Chaloka Beyani, a Zambian national and professor of international law at the London School of Economics, travels to Sudan for a nine-day visit to hear from refugees in the country.
"I will consider the situation of internally displaced persons, including in Darfur, with a view to assessing the current humanitarian, protection and durable solutions needs, and providing relevant recommendations," he said in a statement.
Last week, the U.N.-African Union assistance mission in Darfur said an investigative team was turned away from a checkpoint by Sudanese authorities after reports of an attack in Darfur. UNAMID said it received reports that 13 people died in the latest violence.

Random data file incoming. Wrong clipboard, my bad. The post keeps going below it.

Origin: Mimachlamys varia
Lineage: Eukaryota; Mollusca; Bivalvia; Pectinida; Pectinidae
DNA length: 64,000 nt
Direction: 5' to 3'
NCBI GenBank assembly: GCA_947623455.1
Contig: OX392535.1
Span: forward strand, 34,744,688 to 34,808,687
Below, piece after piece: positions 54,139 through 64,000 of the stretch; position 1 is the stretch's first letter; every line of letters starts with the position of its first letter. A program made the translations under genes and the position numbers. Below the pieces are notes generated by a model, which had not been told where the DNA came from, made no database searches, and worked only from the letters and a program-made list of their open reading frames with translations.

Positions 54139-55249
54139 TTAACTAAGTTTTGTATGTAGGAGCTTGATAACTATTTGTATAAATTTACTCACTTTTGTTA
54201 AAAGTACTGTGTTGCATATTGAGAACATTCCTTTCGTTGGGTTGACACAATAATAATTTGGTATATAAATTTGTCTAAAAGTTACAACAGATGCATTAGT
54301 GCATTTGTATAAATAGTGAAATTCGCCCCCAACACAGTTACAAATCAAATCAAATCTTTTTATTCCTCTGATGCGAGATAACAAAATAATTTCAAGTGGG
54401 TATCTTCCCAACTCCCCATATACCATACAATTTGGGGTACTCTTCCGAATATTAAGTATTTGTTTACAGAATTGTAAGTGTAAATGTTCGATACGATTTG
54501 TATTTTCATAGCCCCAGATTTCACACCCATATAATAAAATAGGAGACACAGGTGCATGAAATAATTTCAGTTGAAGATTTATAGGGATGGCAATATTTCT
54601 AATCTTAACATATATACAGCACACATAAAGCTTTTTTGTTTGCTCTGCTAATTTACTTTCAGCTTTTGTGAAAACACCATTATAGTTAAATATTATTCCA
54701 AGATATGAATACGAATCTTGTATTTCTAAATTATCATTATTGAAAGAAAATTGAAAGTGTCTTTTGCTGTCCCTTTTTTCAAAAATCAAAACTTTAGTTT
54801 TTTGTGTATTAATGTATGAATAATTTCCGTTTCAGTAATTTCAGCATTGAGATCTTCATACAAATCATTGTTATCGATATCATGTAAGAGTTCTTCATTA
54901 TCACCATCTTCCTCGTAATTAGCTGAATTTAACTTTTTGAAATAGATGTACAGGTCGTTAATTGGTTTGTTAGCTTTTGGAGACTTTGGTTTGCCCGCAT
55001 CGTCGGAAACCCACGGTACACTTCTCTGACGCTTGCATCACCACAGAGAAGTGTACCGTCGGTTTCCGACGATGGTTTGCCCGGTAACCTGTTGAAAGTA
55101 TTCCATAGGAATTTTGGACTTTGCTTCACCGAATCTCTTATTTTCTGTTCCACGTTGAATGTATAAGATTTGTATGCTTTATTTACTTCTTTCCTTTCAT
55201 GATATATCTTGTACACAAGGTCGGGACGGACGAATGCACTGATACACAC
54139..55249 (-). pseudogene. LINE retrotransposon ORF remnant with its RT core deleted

Simmering violence in the region prompted U.S. President Barack Obama to renew a national emergency related to Sudan in early November. Sanctions were imposed on Sudan by Washington in 1997.
The U.S. State Department said conflict in border states of the countries, coupled with the disputed states over a region known as Abyei, were a concern. In South Sudan, meanwhile, U.N. agencies there said they were preparing for as many as 30,000 refugees fleeing fighting between rival Sudanese forces along the border.
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